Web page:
Value-added tax levies on digital publications are “backwards” and subsiding the “media habits of old people” at the expense of the young, the director of the Reuters Institute for the Study of Journalism has said.
Dr Rasmus Kleis Nielsen also said governments could do more to reduce the costs of journalism by making ministers available at regular press conferences and increasing the availability of “structured data”.
His criticism of VAT rates on electronic publications comes after European Union finance ministers agreed a proposal to bring the rates in line with those of print titles in October last year.
In the UK a standard-rate VAT of 20 per cent still applies to digital publications while zero VAT is put on print publications.
Speaking at a media sustainability panel event during the Defend Media Freedom conference, co-hosted by the UK and Canadian governments, Nielsen laid out a few ways the Government could help the press stay afloat.
He said: “Right now many European Union member states give VAT exemptions to print publications but not to digital publications, that seems somewhat backwards to me, effectively subsidising the media habits of old people at the expense of the media habits of young people.”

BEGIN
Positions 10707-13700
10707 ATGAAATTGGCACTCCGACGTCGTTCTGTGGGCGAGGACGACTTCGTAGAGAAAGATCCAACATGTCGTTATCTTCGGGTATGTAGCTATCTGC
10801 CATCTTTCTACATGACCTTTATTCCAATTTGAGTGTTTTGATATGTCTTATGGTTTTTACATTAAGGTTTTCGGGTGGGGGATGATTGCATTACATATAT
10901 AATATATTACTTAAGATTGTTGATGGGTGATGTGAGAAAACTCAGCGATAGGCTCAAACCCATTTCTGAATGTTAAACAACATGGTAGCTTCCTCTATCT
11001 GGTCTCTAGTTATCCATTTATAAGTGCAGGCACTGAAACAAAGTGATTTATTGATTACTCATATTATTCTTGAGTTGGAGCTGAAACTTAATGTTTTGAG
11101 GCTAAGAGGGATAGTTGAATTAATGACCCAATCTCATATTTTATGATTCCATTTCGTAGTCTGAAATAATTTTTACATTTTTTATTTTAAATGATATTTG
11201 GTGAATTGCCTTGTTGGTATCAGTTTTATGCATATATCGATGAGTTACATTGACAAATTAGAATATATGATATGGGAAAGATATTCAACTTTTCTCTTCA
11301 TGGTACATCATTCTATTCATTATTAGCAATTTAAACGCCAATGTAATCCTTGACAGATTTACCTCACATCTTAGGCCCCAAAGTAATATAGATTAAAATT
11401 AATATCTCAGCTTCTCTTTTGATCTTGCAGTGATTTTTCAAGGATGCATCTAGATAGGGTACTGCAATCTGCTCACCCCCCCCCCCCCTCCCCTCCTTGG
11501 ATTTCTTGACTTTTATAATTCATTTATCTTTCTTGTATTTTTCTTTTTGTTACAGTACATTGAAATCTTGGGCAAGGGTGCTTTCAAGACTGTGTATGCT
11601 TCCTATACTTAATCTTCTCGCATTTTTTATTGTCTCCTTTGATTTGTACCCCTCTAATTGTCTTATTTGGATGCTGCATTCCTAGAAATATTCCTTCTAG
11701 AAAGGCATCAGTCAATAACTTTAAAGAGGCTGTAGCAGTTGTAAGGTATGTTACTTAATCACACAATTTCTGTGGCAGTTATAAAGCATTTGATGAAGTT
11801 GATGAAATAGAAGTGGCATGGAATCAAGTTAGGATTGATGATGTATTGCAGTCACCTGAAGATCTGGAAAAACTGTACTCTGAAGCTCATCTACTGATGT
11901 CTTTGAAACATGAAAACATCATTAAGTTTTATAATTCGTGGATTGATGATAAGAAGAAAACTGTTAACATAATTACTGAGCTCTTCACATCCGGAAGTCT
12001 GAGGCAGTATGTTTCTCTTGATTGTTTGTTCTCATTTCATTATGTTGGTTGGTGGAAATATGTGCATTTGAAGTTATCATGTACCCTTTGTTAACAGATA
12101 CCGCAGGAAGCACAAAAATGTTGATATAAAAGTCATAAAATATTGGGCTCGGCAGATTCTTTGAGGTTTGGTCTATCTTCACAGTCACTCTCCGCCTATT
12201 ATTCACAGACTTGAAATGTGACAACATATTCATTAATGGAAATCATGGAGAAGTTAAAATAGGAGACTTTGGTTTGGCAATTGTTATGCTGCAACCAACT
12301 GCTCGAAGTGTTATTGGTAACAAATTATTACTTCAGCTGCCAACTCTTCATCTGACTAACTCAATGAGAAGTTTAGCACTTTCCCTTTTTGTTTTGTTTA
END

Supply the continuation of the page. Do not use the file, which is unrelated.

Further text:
Nielsen also argued that having an open government would help keep costs down, saying: “On the cost side it is very clear public authorities can reduce the cost of doing independent, professional journalism through freedom of information rules, open government, the availability of structured data and by making ministers available to journalists.
“For example, one could commit to regular press conferences where ministers actually answer questions from reporters themselves, not through spokespeople.”
The latest annual digital news report produced by the RISJ praised the Belgian federal government’s decision to cut digital VAT rates to zero.
Trade bodies the News Media Association and the Professional Publishers Association have both called on the “digital reading tax” to be scrapped in the UK.
Research by the PPA released last year claimed that scrapping digital VAT rates would cost the Treasury £210m in 2019/20.
Picture: Reuters Institute for the Study of Journalism